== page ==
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Advances in Hematology
Volume 2015, Article ID 648349, 4 pages
http://dx.doi.org/10.1155/2015/648349
Research Article

Comparison of Bone Mineral Density in Thalassemia Major Patients with Healthy Controls

1Department of Pediatrics, PGIMER and Dr. RML Hospital, New Delhi 110001, India
2Department of Radiology, PGIMER and Dr. RML Hospital, New Delhi 110001, India

Received 22 September 2015; Revised 5 December 2015; Accepted 14 December 2015

Academic Editor: Meral Beksac

Copyright © 2015 Mahesh Chand Meena et al. This is an open access article distributed under the Creative Commons Attribution License, which permits unrestricted use, distribution, and reproduction in any medium, provided the original work is properly cited.

Abstract

Chronic hemoglobinopathies like thalassemia are associated with many osteopathies like osteoporosis. Methods. This observational study was carried out to compare the bone mineral density (BMD) in transfusion dependent thalassemics with that of healthy controls. Thirty-two thalassemia patients, aged 2–18 years, and 32 age and sex matched controls were studied. The bone mineral concentration (BMC) and BMD were assessed at lumbar spine, distal radius, and neck of femur. Biochemical parameters like serum calcium and vitamin D levels were also assessed. Results. The BMC of neck of femur was significantly low in cases in comparison to controls. We also observed significantly lower BMD at the lumbar spine in cases in comparison to controls. A significantly positive correlation was observed between serum calcium levels and BMD at neck of femur. Conclusion. Hence, low serum calcium may be used as a predictor of low BMD especially in populations where incidence of hypovitaminosis D is very high.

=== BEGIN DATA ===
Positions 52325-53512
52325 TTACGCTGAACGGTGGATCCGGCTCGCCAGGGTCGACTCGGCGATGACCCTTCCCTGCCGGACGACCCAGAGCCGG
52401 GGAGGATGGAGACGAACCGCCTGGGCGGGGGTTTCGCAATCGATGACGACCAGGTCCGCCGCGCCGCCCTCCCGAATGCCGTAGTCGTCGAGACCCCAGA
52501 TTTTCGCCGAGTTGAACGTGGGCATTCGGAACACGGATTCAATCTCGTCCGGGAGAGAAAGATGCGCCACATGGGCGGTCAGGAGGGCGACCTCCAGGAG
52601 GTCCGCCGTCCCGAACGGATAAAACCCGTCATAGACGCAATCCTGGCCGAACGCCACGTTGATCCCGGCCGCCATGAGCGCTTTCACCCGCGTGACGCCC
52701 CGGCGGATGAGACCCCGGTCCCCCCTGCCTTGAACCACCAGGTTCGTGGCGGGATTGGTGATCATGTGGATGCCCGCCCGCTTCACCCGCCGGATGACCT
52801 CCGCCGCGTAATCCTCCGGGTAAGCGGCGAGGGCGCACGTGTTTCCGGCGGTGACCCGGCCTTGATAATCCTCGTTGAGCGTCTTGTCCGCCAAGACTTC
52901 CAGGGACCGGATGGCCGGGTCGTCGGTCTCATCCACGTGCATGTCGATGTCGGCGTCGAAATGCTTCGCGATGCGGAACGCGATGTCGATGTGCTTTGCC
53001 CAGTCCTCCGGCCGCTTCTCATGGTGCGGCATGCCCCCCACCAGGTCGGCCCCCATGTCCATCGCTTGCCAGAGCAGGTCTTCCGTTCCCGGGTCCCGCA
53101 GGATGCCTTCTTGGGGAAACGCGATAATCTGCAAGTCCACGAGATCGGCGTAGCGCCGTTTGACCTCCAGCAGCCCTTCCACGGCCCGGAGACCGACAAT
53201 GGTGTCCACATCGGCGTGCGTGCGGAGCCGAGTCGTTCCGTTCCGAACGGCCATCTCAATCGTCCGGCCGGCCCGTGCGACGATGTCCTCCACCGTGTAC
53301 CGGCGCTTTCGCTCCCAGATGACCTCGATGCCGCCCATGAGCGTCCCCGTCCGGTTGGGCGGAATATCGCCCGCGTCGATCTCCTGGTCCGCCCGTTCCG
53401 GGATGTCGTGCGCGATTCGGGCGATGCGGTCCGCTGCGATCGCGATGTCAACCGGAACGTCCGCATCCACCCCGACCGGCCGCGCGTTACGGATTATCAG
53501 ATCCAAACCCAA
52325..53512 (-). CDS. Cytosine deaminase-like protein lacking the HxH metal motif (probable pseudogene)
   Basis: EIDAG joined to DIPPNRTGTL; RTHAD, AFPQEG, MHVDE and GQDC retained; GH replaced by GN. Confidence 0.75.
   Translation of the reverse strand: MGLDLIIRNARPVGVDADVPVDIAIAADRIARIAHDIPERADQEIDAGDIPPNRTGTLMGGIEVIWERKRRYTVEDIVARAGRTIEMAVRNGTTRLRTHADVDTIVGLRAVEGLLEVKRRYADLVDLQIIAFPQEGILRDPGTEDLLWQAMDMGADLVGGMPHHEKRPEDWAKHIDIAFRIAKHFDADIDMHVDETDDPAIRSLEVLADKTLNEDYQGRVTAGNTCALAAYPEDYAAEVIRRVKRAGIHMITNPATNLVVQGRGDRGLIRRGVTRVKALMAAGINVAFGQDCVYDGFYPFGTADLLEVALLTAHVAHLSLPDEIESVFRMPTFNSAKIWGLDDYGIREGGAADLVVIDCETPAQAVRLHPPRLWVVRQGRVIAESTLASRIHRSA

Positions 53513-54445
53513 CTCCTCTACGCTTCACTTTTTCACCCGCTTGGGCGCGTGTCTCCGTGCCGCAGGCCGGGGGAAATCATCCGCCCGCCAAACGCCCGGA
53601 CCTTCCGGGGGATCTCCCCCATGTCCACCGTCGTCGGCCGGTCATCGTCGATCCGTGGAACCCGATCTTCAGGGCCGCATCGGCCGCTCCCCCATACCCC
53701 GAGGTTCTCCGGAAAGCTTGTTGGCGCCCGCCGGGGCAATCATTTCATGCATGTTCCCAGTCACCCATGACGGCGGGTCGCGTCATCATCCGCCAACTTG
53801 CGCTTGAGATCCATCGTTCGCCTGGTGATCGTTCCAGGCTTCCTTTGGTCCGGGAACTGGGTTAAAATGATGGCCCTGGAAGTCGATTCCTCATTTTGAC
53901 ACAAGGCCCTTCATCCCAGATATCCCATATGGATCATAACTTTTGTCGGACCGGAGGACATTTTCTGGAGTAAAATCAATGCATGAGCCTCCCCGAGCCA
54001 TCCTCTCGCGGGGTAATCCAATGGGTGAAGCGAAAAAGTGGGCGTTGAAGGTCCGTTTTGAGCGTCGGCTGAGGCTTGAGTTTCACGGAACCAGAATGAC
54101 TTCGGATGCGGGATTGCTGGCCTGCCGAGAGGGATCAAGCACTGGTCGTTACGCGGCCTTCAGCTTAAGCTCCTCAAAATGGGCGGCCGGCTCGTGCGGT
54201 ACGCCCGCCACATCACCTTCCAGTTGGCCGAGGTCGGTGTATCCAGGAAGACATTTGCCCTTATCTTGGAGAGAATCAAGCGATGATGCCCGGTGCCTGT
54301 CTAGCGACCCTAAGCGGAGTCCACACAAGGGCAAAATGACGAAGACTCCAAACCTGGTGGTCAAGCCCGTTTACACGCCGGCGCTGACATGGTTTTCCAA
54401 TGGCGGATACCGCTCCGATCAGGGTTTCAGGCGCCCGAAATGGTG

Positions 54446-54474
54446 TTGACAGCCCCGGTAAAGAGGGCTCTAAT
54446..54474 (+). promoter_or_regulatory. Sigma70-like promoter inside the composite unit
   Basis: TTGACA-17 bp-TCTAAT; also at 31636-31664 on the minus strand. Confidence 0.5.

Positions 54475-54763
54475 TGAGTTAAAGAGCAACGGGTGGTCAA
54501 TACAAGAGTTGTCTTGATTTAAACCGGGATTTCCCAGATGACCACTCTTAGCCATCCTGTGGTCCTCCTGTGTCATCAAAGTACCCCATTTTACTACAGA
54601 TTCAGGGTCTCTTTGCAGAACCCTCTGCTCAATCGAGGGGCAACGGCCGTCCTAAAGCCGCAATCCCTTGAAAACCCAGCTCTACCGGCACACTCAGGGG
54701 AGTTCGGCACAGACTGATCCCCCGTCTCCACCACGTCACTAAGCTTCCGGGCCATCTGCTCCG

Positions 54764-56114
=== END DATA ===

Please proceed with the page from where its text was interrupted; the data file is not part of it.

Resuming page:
1. Introduction

The management of patients with thalassemia has improved markedly over the past few decades with the use of optimized transfusion programs and chelating therapy. There has been a considerable improvement in the life expectancy and the quality of life of these patients. With prolongation in the life expectancy, it has been observed that this hemoglobinopathy is associated with a variety of bone disorders like deformities, bone pains, delayed bone age, growth failure, rickets, scoliosis, spinal deformities, nerve compression, pathologic fractures, osteopenia, and osteoporosis [1]. Apart from disease process per se, high-dose iron chelating therapy with desferrioxamine may also contribute to osteopenia and osteoporosis [2, 3].

Osteoporosis is a significant cause of morbidity in these patients [4]. It is characterized by low bone mass and disruption of bone architecture, resulting in reduced bone strength and increased risk of fractures [5, 6]. Though many techniques are available for quantitative assessment of the degree of osteoporosis and total bone mass, bone density measurement by Dual Energy X-Ray Absorptiometry (DEXA) of lumbar spine, femoral neck, and distal radius is considered a very reliable and noninvasive technique [7].

This study was carried out to evaluate the bone mineral density (BMD) in children with thalassemia major by DEXA and to compare with healthy controls.

2. Methods

This cross-sectional observational study was conducted in a tertiary care center in Delhi from November 2011 to January 2013. Clearance was taken from the institutional ethical committee. The primary objective of the study was to compare the BMD of thalassemia major patients with that of age and sex matched controls. The sample size was calculated considering a power of 80% using a 2-sided Student’s -test and α-error = 5%. Assuming mean BMD to be 0.63 ± 0.076 g/cm2 in patients and 0.78 ± 0.3 g/cm2 in controls, the sample size was calculated to be 32 in each group.

Thalassemia patients, aged 2–18 years, attending the thalassemia clinic of the hospital, were enrolled consecutively. The patients who were taking medicines like antiepileptic drugs, oral calcium, vitamin D, and so forth that affect bone mineral density were excluded. A total of 32 patients and 32 age and sex matched healthy controls were recruited after an informed written consent was obtained from the parents. Assent was taken from children older than 7 years.

The details of all the subjects were recorded including age, sex, weight, height, and body mass index (BMI). In addition, details like duration of disease, blood transfusion, chelation, and other treatment histories were recorded for the patients. The biochemical assessment included determination of serum calcium, phosphorus, and 25-hydroxy vitamin D levels.